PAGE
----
Tim Draper of Draper Associates joins Nick to discuss Lessons from Tim Draper on Investing in Elon, Where Theranos Went Wrong, and Why Decentralization is the Next Great Tech Frontier. In this episode we cover:
Why Tim Draper invested in Elon Musk
The Theranos Post-Mortem
Why Tim believes Decentralization is the Next Frontier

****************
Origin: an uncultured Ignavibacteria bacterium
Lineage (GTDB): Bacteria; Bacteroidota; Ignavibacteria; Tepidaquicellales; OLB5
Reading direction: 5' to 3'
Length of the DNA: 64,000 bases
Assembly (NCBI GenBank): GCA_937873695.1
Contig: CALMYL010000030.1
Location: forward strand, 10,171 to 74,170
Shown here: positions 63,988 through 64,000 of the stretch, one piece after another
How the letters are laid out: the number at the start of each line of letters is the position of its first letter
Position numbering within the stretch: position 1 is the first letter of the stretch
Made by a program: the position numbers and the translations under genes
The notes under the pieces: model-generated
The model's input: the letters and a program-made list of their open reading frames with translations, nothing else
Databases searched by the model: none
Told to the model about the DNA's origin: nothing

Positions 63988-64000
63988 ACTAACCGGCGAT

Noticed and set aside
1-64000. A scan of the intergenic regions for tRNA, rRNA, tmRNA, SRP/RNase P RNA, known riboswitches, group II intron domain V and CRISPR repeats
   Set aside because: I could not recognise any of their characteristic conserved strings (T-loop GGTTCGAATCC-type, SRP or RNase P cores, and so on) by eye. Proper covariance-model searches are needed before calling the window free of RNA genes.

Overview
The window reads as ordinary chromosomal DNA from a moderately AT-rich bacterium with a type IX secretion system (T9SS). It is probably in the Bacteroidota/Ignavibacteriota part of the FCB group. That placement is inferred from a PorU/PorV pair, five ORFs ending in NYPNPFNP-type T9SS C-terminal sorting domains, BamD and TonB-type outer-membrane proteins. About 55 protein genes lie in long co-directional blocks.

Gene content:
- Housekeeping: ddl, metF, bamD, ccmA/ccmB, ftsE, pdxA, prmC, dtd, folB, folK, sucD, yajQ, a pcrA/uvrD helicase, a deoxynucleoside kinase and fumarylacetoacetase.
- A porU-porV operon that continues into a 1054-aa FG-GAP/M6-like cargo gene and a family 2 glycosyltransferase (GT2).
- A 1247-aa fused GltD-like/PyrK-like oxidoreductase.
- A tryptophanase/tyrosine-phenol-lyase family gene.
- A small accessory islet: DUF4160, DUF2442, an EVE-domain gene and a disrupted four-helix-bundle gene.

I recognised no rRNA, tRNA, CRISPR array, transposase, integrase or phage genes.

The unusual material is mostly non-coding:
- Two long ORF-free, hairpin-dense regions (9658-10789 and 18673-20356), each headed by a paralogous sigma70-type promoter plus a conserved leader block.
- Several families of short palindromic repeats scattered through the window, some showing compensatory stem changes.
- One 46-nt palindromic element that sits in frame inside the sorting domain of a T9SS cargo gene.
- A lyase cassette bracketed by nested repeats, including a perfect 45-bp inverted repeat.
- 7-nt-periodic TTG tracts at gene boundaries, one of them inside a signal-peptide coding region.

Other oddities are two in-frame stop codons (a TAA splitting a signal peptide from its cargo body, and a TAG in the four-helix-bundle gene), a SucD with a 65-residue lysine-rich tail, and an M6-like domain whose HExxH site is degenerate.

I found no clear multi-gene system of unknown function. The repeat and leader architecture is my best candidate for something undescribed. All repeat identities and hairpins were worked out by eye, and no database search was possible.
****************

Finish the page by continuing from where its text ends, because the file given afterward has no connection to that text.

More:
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Transcribed with AI: 0:16 Tim Draper joins us today from San Mateo. Tim is a prolific venture capitalist and is founder of Draper associates, DFJ and the Draper Venture Network, a global network of venture capital funds. He’s also the founder of Draper University and immersive entrepreneurship program in the creator and star of Meet the Draper’s an international Pitch Competition reality TV series. Can’t wait to hear more about that. 0:41 Tim has also been called the creator of viral marketing. He’s a huge and early proponent of Bitcoin blockchain and web three. And he has led investments in companies such as Coinbase, Carta, Tesla, Skype, SpaceX, Twitch, Hotmail, and RobinHood, amongst many others. Tim, Your reputation precedes you, sir. Welcome to the show. 1:06 Great. Thanks for having me on the show this fun is first time I think I’ve been on the full ratchet. It is the first time it’s kind of it’s crazy to me that we’ve been at this eight years. I know we’ve had your son that was probably six or seven years ago. But it’s such a pleasure to have you here. So Jim, I know you come from a long line of venture capitalists. Can you tell us a bit about your your family’s history and venture? Yeah, my grandfather was the first Silicon Valley venture capitalist and my dad was a pioneer of venture capital. And then I wasn’t planning on being a venture capitalist. But I found that as an entrepreneur, I couldn’t focus just on one thing. So I needed to have a variety and I found the venture capital was just the right thing for me, and I saw what it did for the Silicon Valley. And how incredible it was for creating wealth and jobs and, 1:58 and just a good economy. And, and for sort of being a change agent for the world. And I got excited about it. And so I made it my mission to spread venture capital and entrepreneurship around the world. Oh, also my children. Three of my children are venture capitalists, my son belly runs path ventures, he worked with me for four years. My son, Adam runs boost ventures, and they they focus on Sci Fi, you know, turning sci fi to reality. And my daughter, Jessie Draper runs halogen ventures, and she only backs women. And she has been fifth, she’s on her third fund, and she is the real force for good. They’re 2:47 what an amazing family. I’ve spoken with Jesse a few times. And then I think last time Adam was on the show, he said his goal was to develop an Iron Man suit some day, and I’ll have to get the update and see where he’s that on that venture. Yeah, that’s gotten him into VR, and exoskeletons, somehow he’s involved in the oceans now. And Bitcoin, mostly because he figured that that was just going to be the currency of the future. So Iron Man would only use Bitcoin? Well, you’re not afraid of deep tech and sci fi either. I know that you’ve been an investor, longtime investor in space and frontier tech. Yeah, the way I describe how I invest, is, I start swimming really, really hard and hope that a wave comes 3:37 in. 3:41 And sometimes it does, sometimes it doesn’t. But yeah, we, we’ve invested in a lot of interesting companies and, and Elon Musk, you gotta give him the credit for this. But he blowed broke a logjam and transportation and space, that is, has opened up entrepreneurial creativity in a whole new way. So I think that there going to be some interesting things happening there. 4:07 And I also think, of course, that Bitcoin and 4:12 the blockchain and smart contracts are, are going to completely transform the world economy it 4:22 when you have a currency that moves money faster, more efficiently. 4:28 One that doesn’t require an accountant doesn’t require a lawyer that has the ability to increase circulation. And with better circulation, you have a better economy around the world. 4:43 I mean, that is the key finding you get the circulation is the key to your body to better circulation means you don’t get Parkinson’s or Alzheimer’s, better circulation around the world, means you don’t get poor. Everybody’s rich and 5:00 to Bitcoin creates better circulation around the world. 5:04 How do you feel about inflammation? 5:08 Inflammation is happening in Russia. 5:14 And inflammation is happening in the ego of Mr. Xi. And I think that, that those two inflammations are creating huge problems in our world. And I think you’re right, I maybe you need leaders analogy, you need leaders who kind of push, 5:31 trust their people, leaders who trust their people enough to give them the freedom to operate. And then if they operate freely, then everybody makes a living, and everybody figures out how to make 5:44 for a good life. So let me challenge you, you know, a certain degree of control. And a certain degree of having elected representatives has a long historical track record of providing some balance in society, right, we can’t just leave, everything can’t be decentralized, right, because a lot of constituents don’t know how to best represent themselves very funny, I created a t shirt that said, decentralize everything. But it’s really because you, 6:13 you probably can’t get there. 6:18 Even though, if we were all completely decentralized, there would be certain things that would have to slowly creep up to be centralized. But instead of having the president comment on every little thing, 6:36 it should be the other other way around, it should be the family starts. And if they have a problem, then they can go out to the community. And if the community has a problem, you go out to the city and the city has a problem you go out to 6:51 bigger and bigger and bigger. And so most great presidents should have almost nothing to do. 6:59 They should trust their people, and only engage when it’s a very, very, very important thing that will affect all 300 million citizens of the US and all 8 billion people in the world. But there are times, of course, where you if you set the whole thing free 7:23 that certain people might harm other people in building their value. And that’s where 7:31 better incentive systems are not a bad idea. 7:36 Now, that doesn’t mean that they have to have slapped down laws. But sometimes incentives to do the right thing are required. But it’s interesting people live up to trust. If you trust people, my job is all about trust. My job is about investing in people with an idea. So I’m completely betting on the future, I’m trusting them to do the best thing they can with that money. And, and they live up to the trust more than 99 times out of 100 they live up to the trust. 8:17 And I think that that is a much better way to run a business, a society, a government, whatever, it’s just better. So I do like the decentralization of everything. I do think that most bet most best decisions are made very locally. Is it fair game to ask you about Theranos? Sure. So tell me how did you know was there trust there and did trust breakdown? Or, you know, what was the I don’t think I ever lost trust in her. I think she got scared and surrounding yourself with lawyers and 8:55 and the lawyers told her not to say anything. And so by not saying anything, the press felt like there was maybe more there than than meets the eye. And so they kept coming, and then the government came in. 9:10 I think you get that kind of scrutiny, I’m sure there are going to be some things that 9:15 that don’t look perfect. 9:18 Most the time, when you make a decision based on fear, it’s usually a bad decision. 9:27 And if something goes wrong, you got to come right out with it. And that’s if there are any lessons learned there that that would be one of them. If anything’s wrong, come out with it right away and then say but we still you know, we’re saving all of these, all this angst because you don’t have to take a pint of blood from a child. You know, there were you think with with more time, a little more money and more transparency that they could have gotten the science and the product to work. Well. They had it working in two places. 10:00 with herpes and something else, so it was already working for some things, but 10:06 I wouldn’t have given her more money at that point because she’s spending it all on her lawyers. I was a big mistake. 10:15 And that was a fear driven decision. You know, and you listen to the lawyers lawyers say Don’t talk. 10:21 Don’t talk to the press. Yeah, big mistake. 10:25 So I think, 10:28 yeah, I mean, I think most of the best decisions people have made have been 10:34 building opportunity rather than cowering in fear. 10:39 And those are, that’s a, that’s a good lesson to learn. 10:43 So back on decentralization for a minute, Tim, I, I suspect you’re more of a Jefferson guy than a Hamilton guy. But you know, when it when it comes to these decentralized structures, do you think the DAO is the right mechanism for managing, 11:01 you know, these decentralized entities? Or, you know, do you see this evolving into something else? 11:10 Well, first, Jefferson versus Hamilton, I love them all. Because the Founding Fathers created freedom for our country. And that has taken us, you know, for 200 years, that was, it was really the best thing going on the earth. 11:30 Recently, somehow, we’ve allowed the government to creep into too much of our lives. And I think that that lack of trust in our people is taking away our freedoms. So I’m very concerned about that. But the Dow’s are really cool, and I love I love what technology often does for us, it opens up new avenues. And the corporate structure has served us well for a long time, and probably well for years to come. 12:04 But when Jeff Bezos becomes super wealthy, 12:11 somehow people are angry about that, I honor Him and bless him every day when I say I need a toothbrush, and it shows up four hours later, I think, Wow, thank you, Jeff welled up. 12:25 But a lot of people are saying why is he rich, and I’m not. 12:29 And I think that Dows might be able to solve that shut and Freud that some people have in their minds, 12:36 it will allow a corporation is set up for the good of the shareholders, and the shareholders are the founders, the early investors, the investors, and the employees, and that’s who gets shares in the business, and they build the value of the business and go, Well, it turns out that people aren’t allowed to just ordinary people aren’t allowed to invest at an early stage in companies like Amazon, because 13:11 I guess our government is protecting us from ourselves. But it’s making a mistake, I think. And it would have been, because what you’re doing is saying you’re not allowed to invest in Amazon until it’s beyond the growth stage. And it’s just sort of a mature company, and gone public goes public. 13:32 And you’re not allowed to be a part of it. But with Dows with a decentralized autonomous organizations, 13:40 and the whole business is based on tokens, rather than shares, similar kind of thing. But those tokens can go not just to the employees, and the founders and the investors, early investors, but they can go to the early customers, or the suppliers or anyone at the community, anybody else who might feel that they should benefit from something like this. I mean, we all benefit when Bezos pays his taxes. We all benefit when we make a transaction and the Amazon delivery shows up, right? Right on time, we all benefit from every deal we make. And Amazon made a lot of deals with a lot of people, and they fulfilled those their side of that requirement. 14:30 So I think 14:33 when people sort of get angry that he’s rich, and they’re not, I think they’re missing, that he has made a zillion deals with a zillion people, and they are all very satisfied. But with the Dow, more people would be wealthy from something like an Amazon. Well, you’re wealthier and your toothbrush, right? Like collectively he’s raised the standard of care. 15:00 Listening and convenience for, for all in ways that we can’t really put value on. Tim, you know, as you’re sizing up opportunities, you know, we’ve seen decentralization with three blockchain manifests mostly in in finance, banking applications so far, but we’re seeing use cases and applications outside of that, whether it be insurance, real estate, you know, geopolitics, internet, you know, as you’re thinking about killer apps and use cases, as an investor, what do you think are the profile characteristics of an opportunity that lend you lend well, to decentralized technology? Well, here, I’m gonna just start with Bitcoin, because Bitcoin 15:48 actually created a banking system that didn’t require all the people living in all those huge beautiful structures, talking to all those other people in government, living in all those big huge structures that we are all supporting by using the current banking system, suddenly, it can all be done in software, and all of that is not as necessary as it was before. So that transform banking? Well, you’re also seeing that it could transform finance, it can, it can transform accounting, because all of the accountant, all the accounting can be done right on the blockchain, automatically, we have a company that does that called crypto, if 16:39 it can transform the way we’re taxed, the taxes can be on every transaction. And that way you don’t get you actually can, can catch all the cheats to or not catch them, but they’ll have to pay taxes. Because on every transaction, you know, some rich guy who’s been dodging taxes in 17:02 Greece owns a boat when he bought that boat if he bought it for Bitcoin, that the government could have just tax that transaction and it would have been and that tax on transactions that could be like point oh, two 5% and all the governments would have more money than they ever imagined. 17:22 The other thing is that in, in other industries in finance, I can’t wait for the time I can raise a fund all in Bitcoin. Investor all in Bitcoin have the employees and suppliers. Sorry, have the entrepreneurs pay their employees and suppliers all in Bitcoin? And then have the all of that being in one walled garden where everybody knows exactly where all that money went. And that is a really valuable thing. And we wouldn’t Why is that not possible today, Tim? Because because everything has to be in the US everything has to be translated back to dollars, and then back to Bitcoin and back $2 Back to Bitcoin, it triples the accounting bill. 18:08 If they just said, Hey, look, if you keep a walled garden in Bitcoin, will you can pay your taxes in Bitcoin, then I could do it. And I could do it, and I wouldn’t. My accounting bill would be way less, I would have wouldn’t need an audit wouldn’t need a transfer agent wouldn’t need a lawyer on the thing. I mean, that could we could have a really good relationship that is just about the investor and the entrepreneur. And that could be incredibly valuable. And to society. Think of the friction that that takes away. It’s fantastic. 18:46 You’ve been bullish, but you either gotta go into the other industries, real estate, the blockchain can keep track of title, the tokens can tokenize ownership of real estate, so real estate purchases can be shared. You know, you know, if you wanted to get into commercial real estate, I think you’d need, 19:07 you know, to make a $10 million investment or something. It’s a big purchase. But you could get into commercial real estate just by, you know, if somebody were able to tokenize then you could buy a piece of someplace in Miami or Boston or where and then insurance is going to change 19:27 in a number of ways and governments going to change. biggest industries in the world have the potential to be transformed because of Bitcoin, the blockchain and smart contracts. 19:39 Tim, you’ve been bullish on Bitcoin and blockchain as long as I can remember been hosting the show for eight years. And I remember back in probably 2016, early 2016 timeframe, we’re going deep on the blockchain and people were snickering about Bitcoin, you know is oh, I believe in blockchain. I don’t believe in Bitcoin. It seems to be not secure. 20:00 During any more, snickering when Bitcoin was at 200, and now it’s 20:05 there grumbling now 20:11 usually snickering is not a good strategy. 20:17 It’s not 20:19 a better strategy, optimism works very well. So tell me why you’re so you know, it’s clear to me why the killer app for Bitcoin a store of value, but tell me why you’re optimistic about medium of exchange and all these other applications for Bitcoin where, you know, some may argue that it’s not the most efficient method for transactions, for instance, oh, it isn’t yet, but it’s about to be well, with open node on the Lightning Network. Bitcoins faster than the visa network. So why are we still using the visa network? The retailer’s haven’t realized that they’re gonna save 2% Every time somebody swipes a credit card, if they use Bitcoin, so I think that that’s coming. People you said store value you sure but people use it for remittance for paying people without bank accounts for paying people remotely? People use it for 21:18 you know, I was 21:20 buying a house and they they knew who was buying it? And they said, Well, no, we don’t want dollars. We want Bitcoin. That’s it. No. 21:29 The moment you can get food and clothing and shelter all in Bitcoin is the moment you realize that you shouldn’t hold any more fiat currency ever. 21:40 And you don’t have any qualms or concerns about compute in energy and power, you know, required to execute these transactions. No, because the ones that are like all those transactions are happening on open node. Off chain. They don’t use any energy, very little energy is used off chains. This. This is where one of those, you know, where the press and the technology have not quite meshed. 22:11 The press is saying Oh, but it uses all that energy? Well, it uses a certain amount of energy. And it’s all based on transactions of seven transactions a second or something which is tiny. But what open node does is it takes it off chain, does all of these transactions, and then brings it back chain back on chain. So you’re not using the Bitcoin Blockchain that often. You’re doing all the transactions off the chain, and then you’re doing them and they don’t take any energy. They’re they’re proof of steak if that, you know, they they’re just such lots of small transactions. And then you aggregate them and do one big transaction on the blockchain doesn’t take pretty much energy at all. 23:03 So Tim, the other sort of element of, of web three that we haven’t talked about is sort of the metaverse and I guess NF T’s we haven’t chatted about that either, you know, meta, or Facebook has kind of had its struggles well documented earlier this week. Is it too early to expect consumers to sort of embrace and adopt the metaverse? And if so, you know, when are we going to see some more mass market use cases? Well, I, you know, I have VR goggles, and I enjoy them once in a while. And we’ve done that we’ve done meetings in VR, which is great fun. We use Arthur for that. And we tend to be early adopters of this sort of thing. And so it’ll take some time. And I think people need to connect to 23:55 web two with web three, they need to be able to connect their phone with their VR so that if they’re not in a VR call, they can still participate through their phone or their computer. So I actually think that that’s all coming. And the creativity is there you see it. I mean, boy, I can remember every I’ve probably been in VR 20 or 30 times. I can remember everything I did in every VR incident. So something cool is happening there. You know, I think we’re moving into a time where the brain and the computer are going to interface in better and better ways. 24:39 And the human and the computer, continue to interface in better and better ways. And I guess you can call that the metaverse and of course, they’re all all these engineers who read. Ready Player One, are very excited about what the metaverse could be, because it really brought you into a world 25:00 Hold where you said, Oh, wow, this is so fun. 25:03 And then people’s definition of web three are very different. So sometimes they mean, they mean that everything is on decentralized Web. Or sometimes they mean, everybody’s in VR. Sometimes they mean that everybody’s identity is proven. 25:22 But lots of things are happening. And I guess they’re all getting incorporated into web 3.0. 25:29 So Tim, we’re talking about frontier tech here and the original next frontier was space. Right before the metaverse, you talked about Elon before, can you? Can you tell the audience a bit about how you first met Elon, and then when you first made an investment in SpaceX, 25:47 I first met him when he was pitching something called confluence, or conformity or something like that, which merged with x.com. And, and the combination became Pay Pal. And he was very impressive that he’s very impressive now, we’ve had a number of conversations that that continue, which is great fun. And he is on a mission to either improve this world or get us off it. And his innovations are, they seem sci fi like, but when when he says, Okay, we’re going to, you know, do the boring company, we’re gonna bore holes through the Earth, people thought he was think he thinks he’s crazy. But they thought he was crazy when he said we’re going to Mars. And he ended up getting all the best engineers in the world working on that project in SpaceX. 26:49 I think that that that’s really what we have in Elon, we have a a great leader who is taking us and helping us progress in by picking big targets. He’s attracting great people to those targets, and, and whether the boring company or the 27:11 neurological one, the brain computer interface, are successful or not. There will be successful entrepreneurs who do those things. And a lot of that will be because Elon opened up people’s minds to the idea. Tim, what was the hardest check, you had to write to SpaceX? I know there were your first ones on that journey. 27:37 You know, what I how that happened is 27:41 I was talking to Jurvetson. And you’re spending all his time launching rockets. And he was flying to Nevada to the desert so he could launch rockets, so he could do this or whatever. And I said, Steve, you’re spending a lot of time in rockets. Why don’t you Why don’t you just find us the best rocket company you can and bring it in and and we’ll do it. And he got all excited. He went back and then about four months later, he came and he said, you know, the best rocket company. 28:13 It’s a Yuan’s you know, this after we were thinking you Elon is already, you know, spending, he should be spending more of his time on Tesla. And 28:27 and we said, okay, Steve. 28:33 And but that first check, it was at a high valuation. But Elon had put so much of his own money into it, that he had to have it be at a high valuation. Of course, it looks pretty low. Now. I think it’s 1000 times on the money. 28:49 Wow. How do you think even think about underwriting a deal like that? When it’s deep tech it by the way, mark it down now that you’ve told me that I, the hardest checks I’ve had to write are usually the ones that work out the best? 29:05 Is that right? Yeah. Cuz I’m kind of on the fence. It’s like, ah, should I shoot? Anyway, they those, those end up going very well. So how do you think about underwriting those and thinking about risk and upside, when, in some cases, the technology component is deep. So it’s very challenging and the markets may be nascent, you know, and like Metaverse, and 29:29 even the space market, you know, its massive now and it’s it’s easier to measure now, but at the time that you wrote that check, it was probably very difficult to imagine the ecosystem that would spawn around SpaceX. Well, venture capitalists fry their brains thinking through all the all the risks of making an investment in a new startup, and they’re right, but they’re making a huge mistake. Because if you think about all the risks and all the horrible things that can have 30:00 happen. You drive yourself crazy. So what I do is just the opposite. I say what if it works? 30:08 Is that a world I want to live in? 30:11 And that’s what helps me make the decision. 30:15 If it works First, how big does it get? And is that a world I want to live in? And that turns out to be a great way of investing. And our investors are very happy with my strategy. 30:33 And it seems to work and I, I have been with a lot of partners who are really good at telling me all the risks. But look, it’s two girls and a cat getting a business started. And you’re saying, Okay, you’re going up against Google, and they’ve got 100,000 employees. 30:52 There are a lot of risks here. 30:58 So I, I can’t even fathom the risks. My brain doesn’t even go. They’re 31:04 amazing. You know, little counterpoint here, what’s the hottest space in tech that you’re least excited about? 31:12 Oh, that I’m least excited about? Yeah, doesn’t matter. You mentioned, you don’t want to invest in things in a future you don’t want to see, you know, what would? Is there anything in the space now that? Well? 31:27 I, you know, I feel like if I answer this question, I’m going to miss an entrepreneur that’s doing something cool. 31:35 So it doesn’t feel like one I really want to answer because if I say, you know, whatever, that I’ve seen too many specialized social networks, for instance, 31:49 then somebody will come with his social network that specialized in all of a sudden, I go, Oh, my God, I totally missed that. Because I didn’t want to do any socialize, socially. 32:03 Specialized network, a lot of entrepreneurs overcome, just, you know, trying to save the world. But they haven’t figured out, they haven’t gone through all the thought process. So here’s my advice to entrepreneurs. First, think about what’s the problem you want to solve, then figure out how you’re going to solve it, then figure out what the product or services that you’re going to provide, that’s going to help solve that problem. And then figure out how you’re going to make money solving that problem. And then how you’re going to distribute it around the world. That’s what I make my students at Draper University do. Because there are a lot of people who who just say, oh, there’s a problem. And they’re, they’re the cynics and the whiners and whatever. And then they’re the group that say, here’s a problem, and here’s how I would solve it. But then they never really do it. And those are the ones who have the creativity, but not the energy to create it. And then they’re the ones who create the products. And some of them haven’t thought through, what’s the business model? How am I going to make money. And if they don’t make money, they’re not doing anybody any favors. In fact, that could become part of the problem. They could end up being on the street themselves, if they don’t make money, 33:24 and then how to distribute. That’s also a technology technique that is very important. And what I say to them is make your customer into your sales force. So you delight your customers so much, that they start selling your product for you. And that’s the best way to distribute your product. 33:45 You know, most people over the years that have been on the show say that entrepreneurship can’t be taught. But it seems it seems a Draper University, you may disagree. I know what’s right about that, is that I, whenever anybody says something can’t be done, that’s when I think, Hmm, how would I do that? 34:08 And that’s how I started Draper University. People told me Oh, entrepreneurship can’t be taught. It’s like you’re an entrepreneur, you’re not. And I thought, Well, how would I teach entrepreneurship. And that’s what we’ve done at Draper University of heroes, we encourage people to become entrepreneurs, and they have to kind of become heroes. And that means they’re willing to take long odds at some extraordinary outcome. 34:32 And the odds improve over time, the longer they stick with it. 34:40 But we have a very unusual way of teaching. 34:44 And it’s nothing like the school thing that any of these other people get. 34:51 Do attempt to measure success. You know, your success with that program. Here’s one, we can measure success in a lot of ways we’ve had 35:00 3200 students, they’ve come from 103 different countries, they have started about 800. Companies, five are unicorns. I think something like 20 are worth more than $100 million. 35:16 They were Harvard and Stanford say, Yes, we’re such a great school. 85% of our graduates get a job when they get out. Our average student creates five jobs. 35:30 So you want to measure, we win. And we only take five weeks of that entrepreneurs time, we don’t take four years. Well done, sir. Tim, you know, you’ve seen many cycles, every one is different. Give us your take on the venture market today. And, you know, whether we have further to fall or if you think we’re poised for recovery and 23. 35:56 I think we’re gonna go falling a little farther. But 36:00 it’s 36:03 this is the same kind of inflationary thing that we had with Jimmy Carter, way back when, where he was spending. 36:13 And we were printing too much money. And somehow we’ve got some program that’s it’s a bill. I don’t know if it passed or not. I never keep track of those things. But where they said, This is the inflation fighting bill. And they’re spending another $1 trillion. 36:32 And I’m thinking, But wait. 36:37 How are you stop inflation. And by 36:42 spending $1 trillion. 36:45 I don’t get it. But people have tried to explain it to me, I still don’t get it. And I don’t think I ever will. Because I don’t think it works. I think 36:55 when you have inflation, if you want long term control over your country, and you want your country’s economy to grow, you need that inflation under control. Just ask Argentina and Venezuela and Nigeria, those are countries where Bitcoin would be incredibly popular. But the governments are there are so bad that they’re actually making it tougher for people to use Bitcoin. But 37:27 when you have to fight inflation, there is a, it’s when the 37:34 birds come home to roost or whatever, people have to pump up the interest rates. And if you pump up the interest rates, that means that the return, the no risk return goes up, which means that people are more willing to put their money in something with no no risk return than a stock. And so a 1% interest rate translates to 100 P E price earnings ratio in the stock market. If it goes to two, that brings it down to 50 goes to three, it goes down to 33 and so on. Which means that if you were at 100 times P E, 38:19 it it’s pretty quickly you move to 50 and then to 30. And if the stock market drops, people get poorer. And they’re a little more cautious with their cash and then they have to sell again. And then so it overcompensate. So the stock market overcompensates, it goes further down than it should, because people are forced to sell they don’t want to sell but they’re forced to sell just to eat or to pay for their housing or whatever it is. And that is what starts creating the 38:56 the depression there, recessions and depressions, the and then it gets worse because then the big companies do big layoffs. So there are a whole bunch of people out of work. And then they being out of work, they don’t have money then. So somehow, you need to put more money into the system. That’s where, you know, really good argument for Bitcoin. It’s stable, and there are only 21 million of them and you’re, you aren’t Yeah. And you aren’t at the mercy of some political force. Yeah, this should be a great environment for Bitcoin, you would think, yeah, but except that the speculators came in, they have the same problem. They can’t buy their food, clothing and shelter in Bitcoin yet when they can. That’s when there’ll be a huge divergence between bitcoin price and and the stock market. But right now, there people are having to sell their Bitcoin in order to pay for their groceries. Well, when I can buy my groceries with 40:00 Bitcoin I no longer need to sell my bitcoin in that don’t pump them back up. 40:06 So Tim, I hate to transition here, but you know, I was reviewing the Draper innovation index q3 findings. This is a bit of a double barreled question here. But you know, what do you think? First of all, you know, can you enlighten the audience on the takeaways from that? And then what do you think this means for Silicon Valley in the Bay Area at large, and, you know, other regions, whether they be within the US or international centers of innovation? Yeah, I tried to split California into six, and then into three, but I got outmaneuvered by the public, employee, union bosses, 40:45 who really don’t want anything to change because they control everything. But they’re killing the golden goose, they’re killing the Silicon Valley, people are feeling like they’ve got to move, they’ve got to do whatever. I have, for years believed that the best governments recognize that they’re in competition with the other governments of the world. 41:06 And they need to be accountable to their people and improve if they’re not. And it’s starting to happen, even though California has this weather and it kept people here for a long time. We lost Elon Musk, and we lost probably two thirds of the best venture capitalists in the world. And we lost a whole bunch of entrepreneurs. And now entrepreneurs are starting, they still start a lot in the Silicon Valley. But they’re also starting in Texas and Florida, and Wyoming in places where government is more willing to allow them to try new things. So 41:45 I created the Draper innovation index. 41:49 And I got these great data scientists on it. And they have done an outstanding job. And the findings are extraordinary. So what they do is they measure which governments are best for innovation, and which ones are worst. And, and that’s which nations and which states within the US so far, that’s what we’ve measured. And what we found is that the United States of America is still number one, but But slowly losing ground, to Switzerland and Singapore, and some of the northern European countries of all things. It used to be called socialist, and now they realize that no free markets were. And then in the US, where California had this huge advantage, and they still do in technology. They’ve dropped to like number nine or 10. And number one is now Texas. Number two is Florida. Number three is Wyoming. And that’s because those three have governments that are very welcoming to new concepts, new ways of thinking, you know, they have the mayor of Miami says we want to be Bitcoin city and the 43:05 governor of Wyoming was contemplating 43:12 paying my taxes, if I would move, they’re paying, paying the taxes I would have owed to California, for me to move there. And they have been the best regulator for Bitcoin. 43:27 Wyoming has and and then Texas, of course, has has built in freedom into their, their hearts and minds. And they’re very proud. And I think that that they they have attracted probably more entrepreneurs and venture capitalists from the Silicon Valley than any other state. So why is Tim Draper still in San Mateo? Oh, well, I had built this school. I mean, I guess we could we could move this school, we are slowly putting our toes in other places. I have a Draper startup house in Austin, Texas, and we’re probably building one in Miami. We have we’re kind of all over the world, and I don’t mind paying my taxes. I feel like that’s fine. The regulations, I will fight until I’m blue in the face. And that I think that California is fine if they want to charge high taxes, but if they’re not providing good services, they’re not doubling my regulatory load. Those things are not good. And those are not good for Silicon Valley and people are going to move and then 44:47 you know, it’s interesting is that the propositions the the initiative process was supposed to be a check against a government like this. That was out of control. That was just at the money. 45:00 Mercy of one group and that group is now the union bosses, public government union bosses not proud of, yes, they can. They’re great, too. But 45:12 public union bosses seem to have such a stranglehold over all the elected officials all the bureaucracy accuracy. In fact, the entire bureaucracy is a part of that union sort of feels like it’s all a special interest group that seems to be running the state. I keep thinking that maybe that will swing the other way. And we will get people say, Well, look, you know, it wasn’t so great when Ilan left. You know, there was some politician who said, Oh, good riddance to Elon, in California. And I thought you just said Good riddance to 100,000 jobs, and an icon of the world. What Why would you do that? But they clearly don’t understand what they’ve what they’ve done to California, how damaging they’ve been. So I think eventually, that will dawn on people. I don’t know how many more homeless we have to get before people realize that, that we’re getting the homeless because we’re losing the industrialists, or losing the people that would have employed them. 46:18 Tim, if we can feature anyone here on the show? Who do you think we should interview and what topic would you like to hear them speak about? 46:25 Well, it’s, you know, I, I’m a big fan of Marc Benioff. I think he’s really amazing. And, and how he manages people. That would be that is really good. He, how he met, he’s got 100,000 employees or something. And how he manages them. really extraordinary. 46:46 Who else? I mean, who do I interview, I interview entrepreneurs. And it’s, that’s fascinating for me, because I get to see what the future is going to look like, I get a 46:59 five year window. Maybe 10? 47:03 If you had a superpower, what would you say? Is your town? 47:08 Well, I’d say it was it was earned not given to me. I I think the Earn superpower is the ability to see into the future, but it’s really not me. It’s really all the entrepreneurs I meet with. They give me that superpower. And then I guess my passion for encouraging innovation change, that kind of thing. I guess that could be a superpower. Oh, and I guess at Draper University, I sort of identify mostly with 47:39 Professor X. 47:42 Like, you know, the guy who runs the school? 47:47 Why not? 47:50 Last two here, Tim, what do you know, you need to get better at? 47:55 I need to get better at fundraising. 47:58 I don’t, I don’t understand. My record is extraordinary. My I have a great sense for entrepreneurs, I have a huge deal flow. But I think I’m getting it, we now are the venture firm for the family office. And I think that positioning makes much more sense. Because institutions don’t like having a single decision maker. And I’m not going to go back to a partner Sinking Ship decision maker. 48:31 Because I spun out of a big partnership. And I decided that I wasn’t going to do that again. Because I want to be able to if I if I see somebody and I see something in in that person that is going to change the way the world works. I’m not letting partners talk me out. 48:49 And finally here, Tim, what is the best way for listeners to to connect with you and follow along with all of the ventures in sort of the Draper ecosystem? So I’m at Tim Draper at Twitter. I’m also firstname.lastname@example.org, but only Email me if you’ve got a business plan. Or if you’re an investor. Otherwise, you know, I can’t. I gotta focus. 49:20 That’s all. Well, Tim, this is a huge pleasure. Nice to be long overdue on this interview. And thank you so much, sir, for sharing your wisdom with us today. Great. Okay, thanks. Bye bye. Transcribed by https://otter.ai